""The dead pass down to the living," according to Roman law.
We continue the chain of generations and, knowing or not, willingly or unwillingly, we pay debts of the past: as long as we have not cleared the slate, an "invisible loyalty" impels us to repeat and repeat a moment of incredible joy or unbearable sorrow, an injustice of a tragic death. Or its echo."
---Anne Ancelin Schützenberger, The Ancestor Syndrome, xii.
A mentor of mine once said that people who go to college to major in psychology, go to see what makes them tick. I have often wondered if that could be done to those that we are tracing in lineages, to see their patterns, trends and processes to follow them. Why they do what they do. One of my favorite books to trace these behaviors is Devil in the White City and how H.H. Holmes morphs from one identity to the next; what are the portions of his true self that he kept with him during all of those transitions?
I found The Ancestor Syndrome in 2010 by accident. I was on Amazon looking for something else when it popped up. I decided to purchase it and I have not regretted it since then. It aligned with other publications like Psychic Roots and several Jung publications. The Ancestor Syndrome: Transgenerational Psychotherapy and the Hidden Links in the Family Tree is a trip of a book. If you want to look at things differently, specifically with how you do genealogy or how things are passed down, it is definitely worth a read.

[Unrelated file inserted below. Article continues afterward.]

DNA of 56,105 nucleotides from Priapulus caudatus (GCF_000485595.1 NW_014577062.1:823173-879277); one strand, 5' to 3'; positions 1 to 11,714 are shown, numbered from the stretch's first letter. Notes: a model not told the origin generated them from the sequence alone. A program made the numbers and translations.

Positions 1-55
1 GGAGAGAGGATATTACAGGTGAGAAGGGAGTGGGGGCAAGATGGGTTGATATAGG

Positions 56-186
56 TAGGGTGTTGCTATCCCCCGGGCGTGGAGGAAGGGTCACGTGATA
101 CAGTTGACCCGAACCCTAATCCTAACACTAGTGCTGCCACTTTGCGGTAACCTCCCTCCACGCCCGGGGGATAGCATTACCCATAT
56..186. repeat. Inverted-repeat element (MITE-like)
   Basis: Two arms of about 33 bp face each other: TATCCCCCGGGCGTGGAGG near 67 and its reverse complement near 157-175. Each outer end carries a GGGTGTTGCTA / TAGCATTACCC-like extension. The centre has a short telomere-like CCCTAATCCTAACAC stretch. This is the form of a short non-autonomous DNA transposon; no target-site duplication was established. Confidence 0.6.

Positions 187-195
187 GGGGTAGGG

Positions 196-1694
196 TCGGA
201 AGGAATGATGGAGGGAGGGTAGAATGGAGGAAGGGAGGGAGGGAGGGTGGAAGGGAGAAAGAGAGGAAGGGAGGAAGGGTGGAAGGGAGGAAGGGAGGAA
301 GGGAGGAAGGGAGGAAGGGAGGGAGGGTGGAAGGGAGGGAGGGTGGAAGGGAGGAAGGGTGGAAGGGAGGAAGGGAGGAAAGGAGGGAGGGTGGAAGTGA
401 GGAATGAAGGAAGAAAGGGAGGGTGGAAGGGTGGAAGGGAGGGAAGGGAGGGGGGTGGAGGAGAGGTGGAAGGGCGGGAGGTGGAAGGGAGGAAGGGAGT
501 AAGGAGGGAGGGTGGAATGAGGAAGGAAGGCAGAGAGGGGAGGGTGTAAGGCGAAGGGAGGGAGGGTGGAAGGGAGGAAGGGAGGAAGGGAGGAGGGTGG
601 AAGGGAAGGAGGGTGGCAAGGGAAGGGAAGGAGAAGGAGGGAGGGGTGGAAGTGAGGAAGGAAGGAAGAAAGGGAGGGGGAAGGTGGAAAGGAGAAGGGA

It inspired me to write a piece connected to it. In November 2014, I submitted my premature brainchild, a genealogy "theory" piece on the introduction of "Geneapsychology" -- the merging of genealogy and psychology -- to NGSQ for consideration. It was declined and I agree with the reasoning because it was not a fit and not ready. Usually when a piece is rejected for publication, I let it sit and then see if there is anything worth saving, but I am letting this project sit for a few more years. I was happy to see that, as a coinkidink, Stephen B. Hatton's excellent piece in the March 2015 NGSQ titled "Thinking Philosophically about Genealogy," had some of the same reading/studying materials that I cited in my dead piece.
The Ancestor Syndrome: Transgenerational Psychotherapy and the Hidden Links in the Family Tree by Anne Ancelin Schützberger.
And you need something loud for this. Consider Sleigh Bell's Treats, specifically "Infinity Guitars" and "Crown on the Ground."